HeLa cells were plated onto 18mm glass coverslips in 12 well plates at a density of 1×105 cells per well. After 24 hours cells were transfected in antibiotic-free medium with Shank3-HA or HA-vector (a modified pCMV vector, Clontech, USA) using Lipofectamine 2000 (Invitrogen, USA), according to the manufacturer’s instructions. Infections were performed after a further 24 hours. MEFs were transfected immediately upon plating, with 1.5×105 cells per well and infected 48 hours later.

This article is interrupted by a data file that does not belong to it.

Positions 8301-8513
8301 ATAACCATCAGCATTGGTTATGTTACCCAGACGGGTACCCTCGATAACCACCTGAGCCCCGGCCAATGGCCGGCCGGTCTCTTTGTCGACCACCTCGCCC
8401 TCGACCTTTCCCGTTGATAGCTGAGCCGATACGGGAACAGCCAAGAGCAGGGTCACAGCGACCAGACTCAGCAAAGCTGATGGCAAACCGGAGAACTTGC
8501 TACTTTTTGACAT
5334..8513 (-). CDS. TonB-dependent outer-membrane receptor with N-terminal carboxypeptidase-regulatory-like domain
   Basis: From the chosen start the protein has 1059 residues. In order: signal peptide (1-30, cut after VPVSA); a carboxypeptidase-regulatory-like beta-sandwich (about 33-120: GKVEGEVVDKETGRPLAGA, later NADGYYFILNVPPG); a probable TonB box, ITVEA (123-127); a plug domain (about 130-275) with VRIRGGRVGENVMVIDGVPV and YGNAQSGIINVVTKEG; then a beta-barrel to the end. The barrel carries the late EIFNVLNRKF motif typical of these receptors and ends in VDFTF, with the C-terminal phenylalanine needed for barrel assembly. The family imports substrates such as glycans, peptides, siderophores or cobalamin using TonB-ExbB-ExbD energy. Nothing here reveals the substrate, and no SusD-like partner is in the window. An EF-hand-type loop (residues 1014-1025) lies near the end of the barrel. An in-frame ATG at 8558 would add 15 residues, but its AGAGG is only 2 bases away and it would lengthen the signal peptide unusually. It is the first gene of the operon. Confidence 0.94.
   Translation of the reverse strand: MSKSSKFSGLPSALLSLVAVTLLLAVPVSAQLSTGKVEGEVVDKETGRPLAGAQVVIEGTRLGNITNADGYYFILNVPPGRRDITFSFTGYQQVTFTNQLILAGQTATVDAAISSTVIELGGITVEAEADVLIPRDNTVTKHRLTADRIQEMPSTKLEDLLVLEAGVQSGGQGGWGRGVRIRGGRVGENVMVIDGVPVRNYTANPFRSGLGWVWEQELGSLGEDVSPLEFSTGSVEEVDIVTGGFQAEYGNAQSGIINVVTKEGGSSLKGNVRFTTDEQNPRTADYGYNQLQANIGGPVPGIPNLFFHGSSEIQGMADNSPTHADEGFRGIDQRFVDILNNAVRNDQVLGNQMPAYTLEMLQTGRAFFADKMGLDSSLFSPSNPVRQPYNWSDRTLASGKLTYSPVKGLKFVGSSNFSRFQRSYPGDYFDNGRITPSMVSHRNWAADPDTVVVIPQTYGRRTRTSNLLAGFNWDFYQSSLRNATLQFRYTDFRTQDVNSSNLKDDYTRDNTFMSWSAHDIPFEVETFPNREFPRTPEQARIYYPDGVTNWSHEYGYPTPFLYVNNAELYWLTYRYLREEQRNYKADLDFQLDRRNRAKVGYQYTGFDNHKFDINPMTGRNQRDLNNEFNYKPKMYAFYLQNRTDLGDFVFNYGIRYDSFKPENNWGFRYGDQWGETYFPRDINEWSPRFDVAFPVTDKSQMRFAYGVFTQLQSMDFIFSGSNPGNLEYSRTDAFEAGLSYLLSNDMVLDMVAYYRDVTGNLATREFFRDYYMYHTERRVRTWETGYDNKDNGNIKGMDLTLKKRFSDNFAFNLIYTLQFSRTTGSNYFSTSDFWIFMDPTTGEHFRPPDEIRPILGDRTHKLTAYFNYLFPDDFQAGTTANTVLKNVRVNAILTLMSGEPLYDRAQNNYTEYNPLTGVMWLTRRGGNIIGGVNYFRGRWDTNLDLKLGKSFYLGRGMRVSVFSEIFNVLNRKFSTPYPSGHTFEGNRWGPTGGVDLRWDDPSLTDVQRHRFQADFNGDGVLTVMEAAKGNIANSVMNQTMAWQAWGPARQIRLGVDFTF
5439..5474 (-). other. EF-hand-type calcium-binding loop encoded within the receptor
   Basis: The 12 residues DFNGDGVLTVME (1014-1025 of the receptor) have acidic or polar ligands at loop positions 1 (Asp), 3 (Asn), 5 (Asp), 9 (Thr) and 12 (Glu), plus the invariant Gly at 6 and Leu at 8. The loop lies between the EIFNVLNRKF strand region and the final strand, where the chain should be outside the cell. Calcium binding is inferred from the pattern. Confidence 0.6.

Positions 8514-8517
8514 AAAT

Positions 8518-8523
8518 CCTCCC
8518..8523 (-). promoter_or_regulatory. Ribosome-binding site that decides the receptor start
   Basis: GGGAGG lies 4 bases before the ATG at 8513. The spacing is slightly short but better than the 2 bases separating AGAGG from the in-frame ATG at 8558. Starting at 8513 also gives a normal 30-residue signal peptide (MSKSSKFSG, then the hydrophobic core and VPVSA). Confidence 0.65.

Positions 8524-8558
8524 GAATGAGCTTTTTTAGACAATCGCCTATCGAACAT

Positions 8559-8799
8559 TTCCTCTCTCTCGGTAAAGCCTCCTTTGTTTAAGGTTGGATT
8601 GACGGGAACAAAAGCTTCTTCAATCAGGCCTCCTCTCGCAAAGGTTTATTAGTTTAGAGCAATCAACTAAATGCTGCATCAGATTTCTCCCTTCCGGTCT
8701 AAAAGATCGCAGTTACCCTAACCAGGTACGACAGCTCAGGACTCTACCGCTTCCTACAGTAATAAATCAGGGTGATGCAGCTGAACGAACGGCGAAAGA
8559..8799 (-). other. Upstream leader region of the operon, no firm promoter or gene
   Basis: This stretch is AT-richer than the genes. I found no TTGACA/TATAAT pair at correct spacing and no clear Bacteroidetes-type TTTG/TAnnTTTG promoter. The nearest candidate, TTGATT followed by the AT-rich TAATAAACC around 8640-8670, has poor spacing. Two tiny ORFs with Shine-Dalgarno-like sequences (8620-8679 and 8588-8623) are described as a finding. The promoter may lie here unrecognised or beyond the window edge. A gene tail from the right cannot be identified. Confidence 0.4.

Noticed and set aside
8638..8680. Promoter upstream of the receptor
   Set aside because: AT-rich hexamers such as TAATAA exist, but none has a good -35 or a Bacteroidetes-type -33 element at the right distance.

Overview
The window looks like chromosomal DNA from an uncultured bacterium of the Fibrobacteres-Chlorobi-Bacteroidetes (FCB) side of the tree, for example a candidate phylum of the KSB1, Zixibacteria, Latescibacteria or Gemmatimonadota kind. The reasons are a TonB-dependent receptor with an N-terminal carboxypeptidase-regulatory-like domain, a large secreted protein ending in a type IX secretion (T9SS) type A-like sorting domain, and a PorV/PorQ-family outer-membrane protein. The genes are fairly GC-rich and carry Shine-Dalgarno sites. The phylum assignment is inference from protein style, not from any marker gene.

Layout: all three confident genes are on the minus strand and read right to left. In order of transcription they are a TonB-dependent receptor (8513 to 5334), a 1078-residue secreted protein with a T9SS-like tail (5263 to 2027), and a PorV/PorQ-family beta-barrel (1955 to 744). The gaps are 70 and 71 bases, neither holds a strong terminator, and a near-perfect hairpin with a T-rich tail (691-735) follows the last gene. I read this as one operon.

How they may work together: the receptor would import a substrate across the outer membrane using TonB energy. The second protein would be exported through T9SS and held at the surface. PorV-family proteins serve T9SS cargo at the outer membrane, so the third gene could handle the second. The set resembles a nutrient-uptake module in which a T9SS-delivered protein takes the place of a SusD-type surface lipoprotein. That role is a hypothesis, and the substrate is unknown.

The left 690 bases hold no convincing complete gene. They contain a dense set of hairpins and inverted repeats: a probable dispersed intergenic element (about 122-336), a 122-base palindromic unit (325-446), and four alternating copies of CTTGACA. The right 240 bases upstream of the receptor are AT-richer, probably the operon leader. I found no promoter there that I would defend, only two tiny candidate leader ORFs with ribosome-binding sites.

For shRNA mediated shank3 knockdown we utilized the pSUPER-neoGFP vector (OligoEngine, USA), containing either one of two Shank3-specific RNA targeting sequences (Shank3 shRNA1 or 2) or a non-targeting scrambled sequence (control shRNA). Sense and antisense targeting sequences, separated by a 9-mer hairpin were cloned into the pSUPER-neoGFP vector and sequenced. The RNA-targeting sequences used were: Shank3 shRNA1 – 5′ CCAGCGAUAUCAACCUGAATT 3′; Shank3 shRNA2 – 5′ CAGAGAAGGUCCAAGCUAUTT 3′. Knockdown efficacy was assayed using Shank3 specific real-time quantitive RT-PCR with normalization using GAPDH primers. Shank3 RT-PCR primer sequences were: 5′ GGAGAGCGGGGAACTCACT 3′; 5′ CTGTCCGAGGACTGCTTCAG 3′. Confirmation of knockdown was performed by western blotting of HeLa lysates 48 hours after transfection with control or Shank3-specific shRNA constructs. Lysates were prepared in RIPA buffer and sheared by repeated passage through a 19-gauge needle on ice to release cytoskeletal-associated proteins. Following addition of loading buffer and boiling, equal volumes were loaded onto two separate gels and blotted for Shank3 (mouse anti-Shank3, Antibodies Incorporated, USA) or β-tubulin (mouse anti-β-tubulin, SantaCruz Biotechnologies, USA). The large size of Shank3 – approximately 200kD – compared to β-tubulin, necessitated the usage of separate SDS-PAGE resolution.